Carolyn’s Online Magazine
PHOTOGRAPHY FROM A MOVING VEHICLE
Using a Camera (or Cell Phone) in a Moving Vehicle
(there is a) danger involved with shooting
while driving (akin to texting while driving IMO.
According to the August 23, 2015, WordPress prompt, Franz Kafka said, “we ought to read only books that bite and sting us.”
The prompt went on to ask What’s the last thing you read that bit and stung you? Although I intuit that the question meant book, it didn’t specify book—it only stated the last thing you read. Since I’ve not read anything recently in a book that stung me I decided to discuss a FaceBook prompt that I recently received.
My husband Monte and I travel a major local road frequently. He usually drives, I’m a passenger. Usually during our drives, sometimes 65 m.p.h., I take photographs of interesting scenes or objects.
Through the summer months I’ve been attempting to photograph a roadside memorial we pass. It’s located around a sharp curve, and it comes up quickly. I need to have the camera ready and hopefully in focus. Usually Monte is driving in fast traffic, adding another layer of challenge of photographing from a moving vehicle.
After many attempts I finally shot a somewhat acceptable picture, although it is not quite in focus.
I posted my best shot on FaceBook.
The posted photo elicited a discussion that included a statement about the danger involved with shooting while driving (akin to texting while driving IMO.
This stung. How could anyone reasonably imagine that I’d take pictures along the road while driving a vehicle?
I’m strictly opposed to texting and other distracting activities done while driving, which is and can be very dangerous due to road hazards, deer, other driver’s idiotic behavior. Why, then, would I try taking a picture of anything around a sharp curve, in fast moving traffic, while I’m driving? A very inaccurate assumption was made by the commenter.
I continually see drivers speeding along the road with a cell phone on their ear, akin to taking photos while driving along the road. By the way, how many drivers take pictures on their cell phones while driving? (I don’t use my antiquated cell phone to photograph anything, much less scenes along the road. Would I be more tempted to do so if I did shoot with a cell phone?)
It is VERY inconsiderate, personally, for a driver to talk on a cell phone—or to shoot pictures while driving.
It is also VERY inconsiderate of drivers to put others at life’s risk by doing these activities. In March 2014 USA Today reported:
- The National Safety Council’s annual injury and fatality report, “Injury Facts,” found that the use of cellphones causes 26% of the nation’s car accidents, a modest increase from the previous year. The 2014 edition of the report compares data from 2013 and earlier.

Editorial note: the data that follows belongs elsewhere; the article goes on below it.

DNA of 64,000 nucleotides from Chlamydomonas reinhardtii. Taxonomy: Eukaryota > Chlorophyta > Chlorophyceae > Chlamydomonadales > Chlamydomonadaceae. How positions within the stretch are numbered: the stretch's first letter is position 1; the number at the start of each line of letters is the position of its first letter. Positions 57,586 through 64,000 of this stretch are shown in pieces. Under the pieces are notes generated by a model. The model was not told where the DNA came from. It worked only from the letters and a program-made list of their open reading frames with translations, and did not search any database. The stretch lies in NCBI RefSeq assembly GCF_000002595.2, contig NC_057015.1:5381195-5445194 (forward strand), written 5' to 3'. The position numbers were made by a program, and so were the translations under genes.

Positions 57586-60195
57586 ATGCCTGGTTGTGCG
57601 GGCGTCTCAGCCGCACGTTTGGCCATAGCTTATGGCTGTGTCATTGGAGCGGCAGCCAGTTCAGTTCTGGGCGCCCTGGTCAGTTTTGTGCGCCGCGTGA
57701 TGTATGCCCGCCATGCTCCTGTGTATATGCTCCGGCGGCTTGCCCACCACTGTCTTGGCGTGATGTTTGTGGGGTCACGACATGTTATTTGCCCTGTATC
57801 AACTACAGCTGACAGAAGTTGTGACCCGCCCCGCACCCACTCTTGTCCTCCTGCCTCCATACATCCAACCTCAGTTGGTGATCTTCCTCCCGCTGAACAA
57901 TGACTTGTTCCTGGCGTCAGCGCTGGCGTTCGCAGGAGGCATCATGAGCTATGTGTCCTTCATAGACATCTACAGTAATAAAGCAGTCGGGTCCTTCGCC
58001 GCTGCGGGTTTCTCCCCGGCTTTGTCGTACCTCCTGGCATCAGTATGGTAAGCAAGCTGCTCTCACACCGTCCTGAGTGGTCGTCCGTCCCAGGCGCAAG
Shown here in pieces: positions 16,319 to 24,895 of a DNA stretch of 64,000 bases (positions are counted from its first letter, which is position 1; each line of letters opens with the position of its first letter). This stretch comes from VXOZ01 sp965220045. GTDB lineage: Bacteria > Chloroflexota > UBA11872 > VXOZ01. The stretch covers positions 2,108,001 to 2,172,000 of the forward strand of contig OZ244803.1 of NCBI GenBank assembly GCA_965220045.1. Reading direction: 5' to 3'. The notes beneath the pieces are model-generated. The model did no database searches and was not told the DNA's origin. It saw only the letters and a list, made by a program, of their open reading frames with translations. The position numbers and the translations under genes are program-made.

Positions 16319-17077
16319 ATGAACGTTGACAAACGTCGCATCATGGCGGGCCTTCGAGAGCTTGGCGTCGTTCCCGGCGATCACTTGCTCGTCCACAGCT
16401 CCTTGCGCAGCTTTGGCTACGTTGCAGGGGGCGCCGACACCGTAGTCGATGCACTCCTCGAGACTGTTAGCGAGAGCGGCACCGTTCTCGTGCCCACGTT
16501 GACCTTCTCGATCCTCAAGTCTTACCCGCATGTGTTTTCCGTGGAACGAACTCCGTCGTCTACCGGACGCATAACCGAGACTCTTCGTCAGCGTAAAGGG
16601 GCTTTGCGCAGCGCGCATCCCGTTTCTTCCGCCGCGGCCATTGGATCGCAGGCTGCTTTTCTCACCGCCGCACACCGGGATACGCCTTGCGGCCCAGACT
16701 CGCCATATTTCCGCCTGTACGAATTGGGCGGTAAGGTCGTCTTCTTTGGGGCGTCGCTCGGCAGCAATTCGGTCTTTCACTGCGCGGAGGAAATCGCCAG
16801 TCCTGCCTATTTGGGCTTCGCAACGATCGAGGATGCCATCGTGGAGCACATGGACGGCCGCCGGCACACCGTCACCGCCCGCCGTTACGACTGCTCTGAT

- Only 5% of cellphone-related crashes occur because the driver is texting. The majority of the accidents involve drivers distracted while talking on handheld or hands-free cellphones.
I responded to the comment: First, I wasn’t driving—I was a passenger. I DO NOT take photos while driving.
And I immediately followed with another comment:
FYI: Many of the photos I’ve showcased on this site were taken while our car was driving down the road, sometimes at 65 mph—note the cemetery stones at Grandview Cemetery in Johnstown, and St. Vincent College with the wires across the basilica. I trust others do not believe I’m doing this while driving.
And received the follow response: I’m so glad to hear that! I wouldn’t want you to get injured just to capture a moment.
Not long after I was asked about the following cemetery photo:
I responded: Yes. It was moving slowly through the cemetery because Monte and I were wondering what those stones in the distance were, so we drove by. We’d attended a memorial service there, the first time in this cemetery.
The discussion is over, is ended, leaving me to wonder if others who view photos I say are taken while in a car speeding down the road think I am combining driving and photography.
We are all endangered by those who smoke, text, talk on cell phones, and do various other distracting activities while driving. Do they not consider the safety of others who share the road? Do they not consider the motherless, or fatherless, children when an accident results from their behavior?
They will when they are a victim of a driver using a cell phone while driving.
Below are several other photos I took the same day I took the road memorial picture:
Passenger photography from a moving vehicle is a challenge. Focus, speed, alertness to a subject you see only a second or so, are all extra layers added to photography skills. You’ll find that you are deleting many photos, and that many possible photos will be passed by.
It helps to have a subject: old barns, flags, rainbow colored cars.
This activity is a distraction for those persons, like myself, who do not like being in a moving car. LIke other distasteful things in life, distractions are very helpful. I enjoy traveling slightly more as I gather interesting photographs along the way.